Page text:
The patient relapsed two months after the last follow-up timepoint. The right graph summarizes relevant clinical data, the left graph contains the results of our methods at each monitoring timepoint, the latter are indicated as days from diagnosis on both graphs. The grey dashed line indicates the empirical threshold of NGS-positive results. The y-axis depicts the log10 of the data from our methods; additionally, it was broken to indicate 0 values for better visualization. NGS-H and NGS-L = Ig heavy chain specific and Ig light chain specific NGS (respectively), ddPCR = droplet digital PCR, FA = fractional abundance, BM = bone marrow, PBMC = peripheral blood mononuclear cells, cfDNA = cell-free DNA, IGH-MMSET = IgH::MMSET fusion transcript specific RT-qPCR, MFC = multiparametric flow cytometry, D/0 = diagnosis, FLC = free light chain, SD = stable disease. MFC measurement from the bone marrow is indicated with a darker green frame of the respective data point.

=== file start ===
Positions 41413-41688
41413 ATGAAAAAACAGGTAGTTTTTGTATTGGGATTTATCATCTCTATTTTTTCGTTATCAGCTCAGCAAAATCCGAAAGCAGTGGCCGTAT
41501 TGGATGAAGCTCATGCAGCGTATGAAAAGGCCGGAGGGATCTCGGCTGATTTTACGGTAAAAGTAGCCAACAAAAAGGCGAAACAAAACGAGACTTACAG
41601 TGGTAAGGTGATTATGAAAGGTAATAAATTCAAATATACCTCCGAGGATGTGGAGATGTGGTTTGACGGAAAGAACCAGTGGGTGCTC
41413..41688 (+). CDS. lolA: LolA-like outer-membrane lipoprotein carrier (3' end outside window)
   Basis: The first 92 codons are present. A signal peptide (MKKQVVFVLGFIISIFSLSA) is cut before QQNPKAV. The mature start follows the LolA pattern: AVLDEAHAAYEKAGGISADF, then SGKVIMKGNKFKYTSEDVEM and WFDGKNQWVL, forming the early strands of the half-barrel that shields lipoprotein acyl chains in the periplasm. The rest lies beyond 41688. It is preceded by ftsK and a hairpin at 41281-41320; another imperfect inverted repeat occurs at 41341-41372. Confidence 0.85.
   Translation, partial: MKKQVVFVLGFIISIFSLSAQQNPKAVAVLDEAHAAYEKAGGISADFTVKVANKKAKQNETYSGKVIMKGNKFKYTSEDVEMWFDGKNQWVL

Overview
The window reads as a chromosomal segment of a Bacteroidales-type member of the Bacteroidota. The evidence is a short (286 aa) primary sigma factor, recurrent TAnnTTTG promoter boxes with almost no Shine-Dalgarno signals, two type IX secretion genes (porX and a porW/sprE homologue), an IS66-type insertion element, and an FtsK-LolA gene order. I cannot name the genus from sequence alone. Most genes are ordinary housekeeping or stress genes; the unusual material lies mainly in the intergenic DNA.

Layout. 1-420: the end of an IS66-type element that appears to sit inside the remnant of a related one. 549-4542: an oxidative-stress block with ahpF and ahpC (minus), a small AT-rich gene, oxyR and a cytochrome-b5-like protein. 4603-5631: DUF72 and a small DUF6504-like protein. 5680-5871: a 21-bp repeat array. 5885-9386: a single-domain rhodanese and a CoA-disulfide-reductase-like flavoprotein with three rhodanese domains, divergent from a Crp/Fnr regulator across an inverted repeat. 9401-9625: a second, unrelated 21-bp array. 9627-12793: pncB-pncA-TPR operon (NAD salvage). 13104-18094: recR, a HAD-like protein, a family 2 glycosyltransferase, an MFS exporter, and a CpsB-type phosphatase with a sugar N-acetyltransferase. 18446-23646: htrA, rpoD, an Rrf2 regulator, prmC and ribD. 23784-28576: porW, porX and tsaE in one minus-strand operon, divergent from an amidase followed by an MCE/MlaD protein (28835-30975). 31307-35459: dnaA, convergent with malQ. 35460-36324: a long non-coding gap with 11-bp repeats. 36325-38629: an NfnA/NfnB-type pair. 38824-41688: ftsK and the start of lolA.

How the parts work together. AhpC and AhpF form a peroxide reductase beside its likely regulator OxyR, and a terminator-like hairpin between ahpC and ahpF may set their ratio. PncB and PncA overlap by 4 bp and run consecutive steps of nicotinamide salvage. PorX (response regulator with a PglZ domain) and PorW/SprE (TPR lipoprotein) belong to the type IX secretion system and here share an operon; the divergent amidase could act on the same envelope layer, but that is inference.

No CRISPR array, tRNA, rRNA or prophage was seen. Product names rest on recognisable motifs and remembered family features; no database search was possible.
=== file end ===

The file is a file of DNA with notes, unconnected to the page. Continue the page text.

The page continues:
Recently, treatment-fee remission supported by regular evaluation of minimal residual disease has become standard of care in the treatment of chronic myelogenous leukemia [48–50]. With respect to multiple myeloma, studies incorporating MRD assessment into treatment decision-making, such as the recently published MASTER trial projects the utility and the need for sensitive monitoring techniques . In this study, our patient cohort harboring the high-risk t(4;14) translocation was selected due to the more aggressive nature of their myeloma and the usually accelerated disease course [51,52], which emphasizes the need for a dynamic and sensitive additional monitoring method. The availability of a RT-qPCR based molecular monitoring method based on the characteristic fusion transcript of this translocation was also tempting. To achieve frequent sampling and thus closer monitoring of therapy efficiency, liquid biopsy is an attractive tool by overcoming the painful bone marrow sampling of these already fragile patients. Moreover, bone marrow sampling is prone to spatial bias due to the possible patchy localization and/or uneven presence of the myeloma in the body, which can lead to false assessments of the actual tumor burden, especially in the case of macrofocal disease [9,11]. Several groups indicated that the presence of myeloma can be detected in liquid biopsy [12,13,16–20,22–25,27,36,53–59], which correlates with routine clinics and disease status [12,19,20,22,53,54,57]. Although these correlations and their clinical value are not always clear , it is already established that detecting minimal/measurable residual disease is a strong indicator of progression-free survival and overall survival [6,7,10,21,24,25,37–41,51,59–62] as per the IMWG criteria, which determined a cut-off of 10−5 as MRD negativity in the bone marrow, as a universally attainable compromise . To evaluate the feasibility of liquid biopsy in multiple myeloma, our group aimed at testing different highly sensitive methods on multiple myeloma patients and compared them to already established methods. We designed our analysis considering the use of widely accessible resources, e.g., the BIOMED-2 primer sets instead of the ClonoSeq service for the NGS, as well as a MFC setup in lieu of NGF protocols–of note, we only had access to these methods at the time of our study. Despite these technological limitations and the relatively low number of patients, we found promising results using these techniques which correlated well with one another. Moreover, by the enrollment of patients outside the frameworks of any clinical study, we were able to assess these methods and their feasibility in a ‘real-word’ study, irrespective of treatment regimens, in everyday situations.